“I realized that when we broke up into groups, it was hard to get in a group because it was as if no one really noticed me,” he said. “It sounds weird, but that’s what happened.”
Frederickson said he felt that others found it strange that he wanted to work with children or that he was not as capable of giving compassionate care because of his gender.
Frederickson said he feels there is a slight stigma against male students who choose to study things like child development or other majors where care and sensitivity, especially towards children, are part of the job description.
“We all have been given different interests and hobbies, and stigmas shouldn’t limit us to what we want to accomplish in life,” he said. “You just have to roll with it and make the best of it, and I feel that’s what I have tried to do.”
Mary Dick, a junior studying chemistry, said she had always wanted to study medicine but chose to focus more on chemistry after taking chemistry class in high school.
“I really loved the organic chemistry, and that’s really what made me choose chemistry above everything else,” she said.
Dick said she noticed the imbalance of males and females in her major classes.
During Winter Semester 2016, there were 164 males and 68 females declared as chemistry majors, according to BYU-I Student Records and Registration.
Dick said she has noticed other imbalances as well.
“It’s really interesting actually,” she said. “The guys seem to tend to get higher grades.”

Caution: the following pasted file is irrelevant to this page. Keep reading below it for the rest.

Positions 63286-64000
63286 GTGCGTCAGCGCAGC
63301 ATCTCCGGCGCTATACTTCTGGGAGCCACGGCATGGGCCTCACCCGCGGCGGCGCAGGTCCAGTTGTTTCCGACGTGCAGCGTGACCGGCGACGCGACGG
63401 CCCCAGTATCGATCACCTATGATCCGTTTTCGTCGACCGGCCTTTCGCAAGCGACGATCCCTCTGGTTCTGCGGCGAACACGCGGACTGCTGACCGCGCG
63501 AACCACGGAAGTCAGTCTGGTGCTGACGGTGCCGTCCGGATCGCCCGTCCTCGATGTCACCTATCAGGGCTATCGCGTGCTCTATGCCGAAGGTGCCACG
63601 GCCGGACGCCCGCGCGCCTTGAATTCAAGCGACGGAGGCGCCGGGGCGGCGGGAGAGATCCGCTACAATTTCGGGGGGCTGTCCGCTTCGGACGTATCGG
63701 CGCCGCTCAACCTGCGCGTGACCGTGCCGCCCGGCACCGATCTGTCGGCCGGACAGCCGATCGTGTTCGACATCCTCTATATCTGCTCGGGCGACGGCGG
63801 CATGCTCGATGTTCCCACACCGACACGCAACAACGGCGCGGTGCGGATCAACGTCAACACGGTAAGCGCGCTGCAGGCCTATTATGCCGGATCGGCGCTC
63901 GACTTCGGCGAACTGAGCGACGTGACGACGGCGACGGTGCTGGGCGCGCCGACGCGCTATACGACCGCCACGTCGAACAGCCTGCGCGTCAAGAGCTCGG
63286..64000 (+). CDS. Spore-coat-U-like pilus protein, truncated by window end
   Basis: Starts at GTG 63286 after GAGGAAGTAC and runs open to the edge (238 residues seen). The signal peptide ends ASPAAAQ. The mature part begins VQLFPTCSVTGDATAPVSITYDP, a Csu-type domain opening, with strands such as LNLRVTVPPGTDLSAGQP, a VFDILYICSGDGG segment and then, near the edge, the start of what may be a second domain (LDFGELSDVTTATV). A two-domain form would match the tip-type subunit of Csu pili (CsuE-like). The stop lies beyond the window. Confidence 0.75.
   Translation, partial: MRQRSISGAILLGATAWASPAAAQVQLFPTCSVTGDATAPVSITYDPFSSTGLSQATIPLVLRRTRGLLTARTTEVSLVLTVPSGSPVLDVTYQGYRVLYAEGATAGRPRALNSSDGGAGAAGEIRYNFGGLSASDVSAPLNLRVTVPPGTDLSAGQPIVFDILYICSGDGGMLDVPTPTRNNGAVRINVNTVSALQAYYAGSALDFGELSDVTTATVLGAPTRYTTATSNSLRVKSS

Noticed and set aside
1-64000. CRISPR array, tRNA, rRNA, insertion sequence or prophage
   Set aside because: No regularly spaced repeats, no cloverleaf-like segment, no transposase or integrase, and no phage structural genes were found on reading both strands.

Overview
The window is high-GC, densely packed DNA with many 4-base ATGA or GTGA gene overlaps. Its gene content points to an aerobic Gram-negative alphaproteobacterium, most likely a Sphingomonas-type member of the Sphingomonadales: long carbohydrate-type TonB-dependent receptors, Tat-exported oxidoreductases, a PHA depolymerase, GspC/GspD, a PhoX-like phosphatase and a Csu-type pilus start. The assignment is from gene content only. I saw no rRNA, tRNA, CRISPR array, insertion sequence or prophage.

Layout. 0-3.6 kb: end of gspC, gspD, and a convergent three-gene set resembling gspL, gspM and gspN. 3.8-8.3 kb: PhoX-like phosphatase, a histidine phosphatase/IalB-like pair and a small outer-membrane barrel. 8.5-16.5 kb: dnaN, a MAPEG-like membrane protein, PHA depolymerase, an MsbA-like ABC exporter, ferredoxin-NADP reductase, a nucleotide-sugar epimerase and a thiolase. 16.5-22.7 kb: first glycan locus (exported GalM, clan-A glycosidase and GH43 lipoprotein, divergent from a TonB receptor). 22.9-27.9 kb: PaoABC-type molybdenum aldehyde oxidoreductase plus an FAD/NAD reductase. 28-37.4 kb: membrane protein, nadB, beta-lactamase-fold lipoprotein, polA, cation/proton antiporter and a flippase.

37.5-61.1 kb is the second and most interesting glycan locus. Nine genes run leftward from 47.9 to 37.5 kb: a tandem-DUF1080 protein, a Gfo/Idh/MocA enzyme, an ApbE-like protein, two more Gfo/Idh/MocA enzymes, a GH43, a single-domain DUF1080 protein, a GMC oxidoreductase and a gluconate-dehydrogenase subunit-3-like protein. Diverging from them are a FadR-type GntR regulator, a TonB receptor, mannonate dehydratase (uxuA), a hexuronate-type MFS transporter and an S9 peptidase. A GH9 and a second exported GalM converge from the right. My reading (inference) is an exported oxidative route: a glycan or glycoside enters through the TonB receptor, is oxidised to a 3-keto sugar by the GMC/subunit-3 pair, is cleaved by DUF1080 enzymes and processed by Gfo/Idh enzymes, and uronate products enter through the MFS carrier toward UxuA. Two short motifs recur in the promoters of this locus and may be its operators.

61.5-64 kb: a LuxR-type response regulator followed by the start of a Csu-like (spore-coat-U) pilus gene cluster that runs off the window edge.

Dick said although everyone has different strengths and interests, she does not think there are any limitations on her gender to internalize and apply subjects like chemistry just as well as males.
“I think it’s more like how willing are you to put in the effort,” she said. “Some things are harder for some people. Everybody has the same capability to learn different things and skills.”
In 2015, there were a total of 10 male and two female chemistry graduates, according to BYU-I Student Records and Registration.
Dick said she has had good experiences in her classes and an equal opportunity to learn and participate.
“In group work, I am able to help and explain the different things that are taught,” she said. “The way that we learn things is different, so we are able to teach each other the concepts that we do not understand from the lectures.”
Dick said she thinks the lack of female students, in part, is due to the emphasis The Church of Jesus Christ of Latter-day Saints places on women to become wives and mothers and the female students’ misconception that this downplays the importance of a challenging and fulfilling education.
“We sometimes feel that a hard degree is not required because why put so much effort into something that we will probably not use because we want to be stay-at-home moms,” she said.
Dick said she thinks the ideal of becoming a wife and mother is good, but that there are negative effects when female students use it as an excuse to settle for less of an education.